Closing the Wealth Gap: Race, Wealth, and Homeownership
This conference will explore ways to uplift our Black and Brown communities through homeownership which builds individual wealth and will ultimately help Cincinnati create a more vibrant, diverse, resilient, and equitable community. The most significant indicator of systemic racism in the United States is the wealth gap between Blacks and Whites. The disparity in homeownership accounts for a significant part of that wealth gap. The gap in Cincinnati could not be more clear. Black homeownership in Cincinnati is around 31% while white home ownerships is around 73% - a 42% gap.
As we seek to address the crisis in affordable housing there is the need to look at this deeper, systemic issue of the wealth gap. This means addressing the question not only in terms of subsidized rental markets but also in terms of homeownership and fair housing.
This event will raise consciousness about this inequity and further discuss how we might address it in the Cincinnati region. We invite you to join us to address the many issues surrounding Black homeownership locally and nationally. We will explore how an increase in Black home ownership can become a key component in helping to create Black wealth. We will explore how this is being done in other parts of the Country and what we should do locally to promote greater homeownership among our Black neighbors.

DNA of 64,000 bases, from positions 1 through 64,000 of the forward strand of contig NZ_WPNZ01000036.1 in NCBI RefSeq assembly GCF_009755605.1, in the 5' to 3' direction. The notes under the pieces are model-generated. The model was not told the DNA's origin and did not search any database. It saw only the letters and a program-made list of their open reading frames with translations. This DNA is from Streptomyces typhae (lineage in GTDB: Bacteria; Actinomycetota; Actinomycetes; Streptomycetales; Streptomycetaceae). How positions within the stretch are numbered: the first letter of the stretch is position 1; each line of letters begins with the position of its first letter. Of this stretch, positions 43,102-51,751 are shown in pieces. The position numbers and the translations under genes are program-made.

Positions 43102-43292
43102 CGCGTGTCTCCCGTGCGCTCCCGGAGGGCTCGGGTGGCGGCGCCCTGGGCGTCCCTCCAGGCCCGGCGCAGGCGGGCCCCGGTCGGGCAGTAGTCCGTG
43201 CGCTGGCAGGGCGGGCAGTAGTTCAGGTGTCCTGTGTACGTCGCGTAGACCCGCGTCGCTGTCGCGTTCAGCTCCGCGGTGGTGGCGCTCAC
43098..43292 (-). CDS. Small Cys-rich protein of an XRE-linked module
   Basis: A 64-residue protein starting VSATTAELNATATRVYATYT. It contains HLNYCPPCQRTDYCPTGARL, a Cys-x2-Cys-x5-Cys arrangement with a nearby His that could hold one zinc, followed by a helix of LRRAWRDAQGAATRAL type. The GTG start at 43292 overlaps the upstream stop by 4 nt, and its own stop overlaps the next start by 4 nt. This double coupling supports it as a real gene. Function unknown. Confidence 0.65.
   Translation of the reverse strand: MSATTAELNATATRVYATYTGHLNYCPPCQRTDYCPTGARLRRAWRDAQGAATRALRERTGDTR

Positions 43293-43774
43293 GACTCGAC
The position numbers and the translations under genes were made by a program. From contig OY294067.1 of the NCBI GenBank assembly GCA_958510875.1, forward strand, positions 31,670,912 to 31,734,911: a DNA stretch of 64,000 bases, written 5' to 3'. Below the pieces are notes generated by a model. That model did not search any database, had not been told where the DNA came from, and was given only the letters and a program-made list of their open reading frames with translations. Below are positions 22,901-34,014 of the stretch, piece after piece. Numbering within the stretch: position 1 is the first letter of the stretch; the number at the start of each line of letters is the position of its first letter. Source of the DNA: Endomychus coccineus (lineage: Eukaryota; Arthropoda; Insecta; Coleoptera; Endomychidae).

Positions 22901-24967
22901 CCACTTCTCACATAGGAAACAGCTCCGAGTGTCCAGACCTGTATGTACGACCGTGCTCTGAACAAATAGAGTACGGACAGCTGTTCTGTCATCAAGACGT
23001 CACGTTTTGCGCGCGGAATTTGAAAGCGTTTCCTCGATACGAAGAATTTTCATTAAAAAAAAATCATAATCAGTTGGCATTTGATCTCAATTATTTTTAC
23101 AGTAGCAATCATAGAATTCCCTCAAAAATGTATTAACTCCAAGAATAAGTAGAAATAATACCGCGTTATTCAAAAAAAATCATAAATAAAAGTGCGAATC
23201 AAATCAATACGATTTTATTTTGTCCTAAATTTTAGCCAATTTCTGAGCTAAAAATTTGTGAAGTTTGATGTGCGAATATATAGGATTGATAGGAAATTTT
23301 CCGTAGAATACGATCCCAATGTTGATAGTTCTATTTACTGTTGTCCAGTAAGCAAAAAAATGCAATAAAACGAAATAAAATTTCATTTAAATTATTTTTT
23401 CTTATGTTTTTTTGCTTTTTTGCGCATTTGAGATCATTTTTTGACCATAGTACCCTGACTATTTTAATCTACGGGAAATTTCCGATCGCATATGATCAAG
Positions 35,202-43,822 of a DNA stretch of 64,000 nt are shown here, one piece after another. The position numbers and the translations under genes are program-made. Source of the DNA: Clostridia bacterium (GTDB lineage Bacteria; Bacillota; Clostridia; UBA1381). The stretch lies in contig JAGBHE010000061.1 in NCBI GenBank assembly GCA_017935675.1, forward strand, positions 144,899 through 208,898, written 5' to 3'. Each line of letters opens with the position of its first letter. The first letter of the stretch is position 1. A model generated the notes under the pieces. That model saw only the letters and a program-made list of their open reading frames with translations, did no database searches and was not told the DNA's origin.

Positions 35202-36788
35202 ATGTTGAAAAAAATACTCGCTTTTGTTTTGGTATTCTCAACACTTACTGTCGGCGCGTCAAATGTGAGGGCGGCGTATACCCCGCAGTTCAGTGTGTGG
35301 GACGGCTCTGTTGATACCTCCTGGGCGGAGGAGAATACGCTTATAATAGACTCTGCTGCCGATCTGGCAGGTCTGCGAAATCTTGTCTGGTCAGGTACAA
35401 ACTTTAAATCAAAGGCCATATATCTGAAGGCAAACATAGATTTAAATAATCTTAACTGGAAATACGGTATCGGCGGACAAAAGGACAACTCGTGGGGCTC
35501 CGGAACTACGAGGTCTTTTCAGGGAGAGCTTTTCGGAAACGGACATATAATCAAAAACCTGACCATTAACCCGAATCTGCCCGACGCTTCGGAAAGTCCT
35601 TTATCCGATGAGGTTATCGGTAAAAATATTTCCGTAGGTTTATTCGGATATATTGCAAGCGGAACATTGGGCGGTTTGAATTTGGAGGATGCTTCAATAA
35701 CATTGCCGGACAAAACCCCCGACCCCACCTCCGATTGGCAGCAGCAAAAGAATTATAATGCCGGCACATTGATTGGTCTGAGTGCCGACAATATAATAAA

Keynote Speaker : Jim (James) A. Cunningham
As Deputy Regional Administrator for HUD’s Midwest Regional Office, Jim is responsible for coordinating the delivery of HUD programs in Region V’s six States: Illinois, Indiana, Michigan, Minnesota, Ohio and Wisconsin. He oversees the operations of seven HUD Field Offices throughout the Region managing White House initiatives, Secretarial priorities and achievement of HUD agency priority goals.
Jim has been with the Department for 30 years in various capacities in both Headquarters and the Field and has served as the Chicago Regional Office’s Deputy Regional Administrator for seven years. Jim started his HUD career as a Presidential Management Intern in HUD Headquarters in the Community Development Block Grant Program. He has also worked in three Field Offices and was the Field Office Director for the Cincinnati HUD Office for 14 years. Prior to coming to HUD, Jim worked at the Chrysler Motors Corporation as a Management Trainee in his hometown of Belvidere, Illinois. He earned a Bachelor’s Degree in Political Science from the University of Illinois (1987) and a Masters of Public Administration from the American University (1991).